In 1997, the Institute of Medicine (U.S. and Canada) determined adult age specific Estimated Average Requirement (EAR) values for phos­phorus derived from studies using serum phos­phorus as a biomarker (IOM, 1997). For adults 19‑50 years, the EAR was based on the relation­ship between serum phos­phate and absorbed intake determined from earlier published data. This relation­ship was then used to translate absorbed intake to the amount of ingested phos­phorus based on an assumed efficiency of absorption of 62.5% from a mixed diet not high in phytate (Calvo & Whiting, 2018). An intake of phos­phorus of 580mg/d meets the needs of 50% of the adult population (≥ 19y) and therefore was set as the EAR and served as the basis for determining the Recommended Daily Allowance (RDA) for phos­phate that covers the phos­phorus needs of 97% of the adult population. For children, the biomarker used to set the EAR for dietary phos­phorus intake was based on published factorial estimates of accretion of phos­phate into bone; see IOM (1997) for more details. For infants, the AI was set to reflect the observed mean intakes of infants fed principally with human milk (IOM, 1997).

The EAR and RDA values for phos­phorus for infants, children and adults by age and sex, and for the physiologic states of pregnancy and lactation recommended in 1997, are shown in Table 23b.2.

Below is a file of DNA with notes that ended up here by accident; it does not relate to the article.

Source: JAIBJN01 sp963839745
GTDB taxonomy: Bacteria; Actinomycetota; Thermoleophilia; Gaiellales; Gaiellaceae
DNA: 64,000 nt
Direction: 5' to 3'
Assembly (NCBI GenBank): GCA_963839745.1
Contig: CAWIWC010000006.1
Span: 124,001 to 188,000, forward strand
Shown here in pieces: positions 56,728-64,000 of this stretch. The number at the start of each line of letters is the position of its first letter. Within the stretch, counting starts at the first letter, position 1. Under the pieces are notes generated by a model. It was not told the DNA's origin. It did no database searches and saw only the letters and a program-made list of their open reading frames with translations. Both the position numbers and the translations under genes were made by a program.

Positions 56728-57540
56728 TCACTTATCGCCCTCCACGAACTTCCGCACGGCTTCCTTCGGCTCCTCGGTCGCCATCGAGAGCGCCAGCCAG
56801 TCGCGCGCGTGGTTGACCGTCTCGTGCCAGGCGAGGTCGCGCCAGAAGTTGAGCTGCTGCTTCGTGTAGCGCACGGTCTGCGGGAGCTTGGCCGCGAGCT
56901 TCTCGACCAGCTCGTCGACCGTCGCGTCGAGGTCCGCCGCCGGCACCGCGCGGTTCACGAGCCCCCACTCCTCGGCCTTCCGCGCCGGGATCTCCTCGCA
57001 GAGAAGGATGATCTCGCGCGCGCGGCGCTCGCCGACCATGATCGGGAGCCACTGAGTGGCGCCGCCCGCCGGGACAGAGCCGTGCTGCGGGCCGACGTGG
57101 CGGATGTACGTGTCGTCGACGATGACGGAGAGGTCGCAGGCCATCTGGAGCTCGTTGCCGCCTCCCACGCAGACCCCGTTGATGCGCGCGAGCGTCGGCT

Table 23b.2 US and Canadian phos­phorus Dietary Reference Intakes (mg P/day). Estimated Average Requirement (EAR), Recommended Dietary Allowance (RDA, or Adequate Intake equivalent) and Upper Level (UL) for phos­phorus * Applies to pregnant and lactating women. Source: (IOM, 1997).
Age/sex groups EAR RDA UL
0‑6 mo -- 100 (AI) -
6‑12 mo -- 275 (AI) -
1‑3y F & M 380 460 3000
4‑8y F & M 405 500 3000
9‑18y F & M 1055 1250 4000
19‑50y F* & M 580 700 4000
51‑70y F & M 580 700 4000
71+ F & M 580 700 3000
A tolerable upper intake level (UL) for phos­phate was also set in 1997 as part of the Dietary Reference Intakes (DRIs). The UL is considered to be a safe intake level, but as intake increases above the UL, risk for adverse events increases (IOM, 1997). The UL for adults is set at 4000mg/d. Research­ers now question the method used by the IOM panel that set a value nearly six times higher than the RDA for phos­phorus, suggesting a need to revisit the UL (Whiting & Calvo, 2018). The increased use of phos­phate-contain­ing food additives in processing led the European Food Safety Authority (EFSA) to reassess the safety of phos­phate additives and cumu­lative phos­phate intakes. The 2019 EFSA review resulted in a revision of the “group acceptable daily intake” (ADI) of 4.2g phos­phate per day to the lower value of 2.8g phos­phate per day for an average 70kg adult (EFSA, 2019).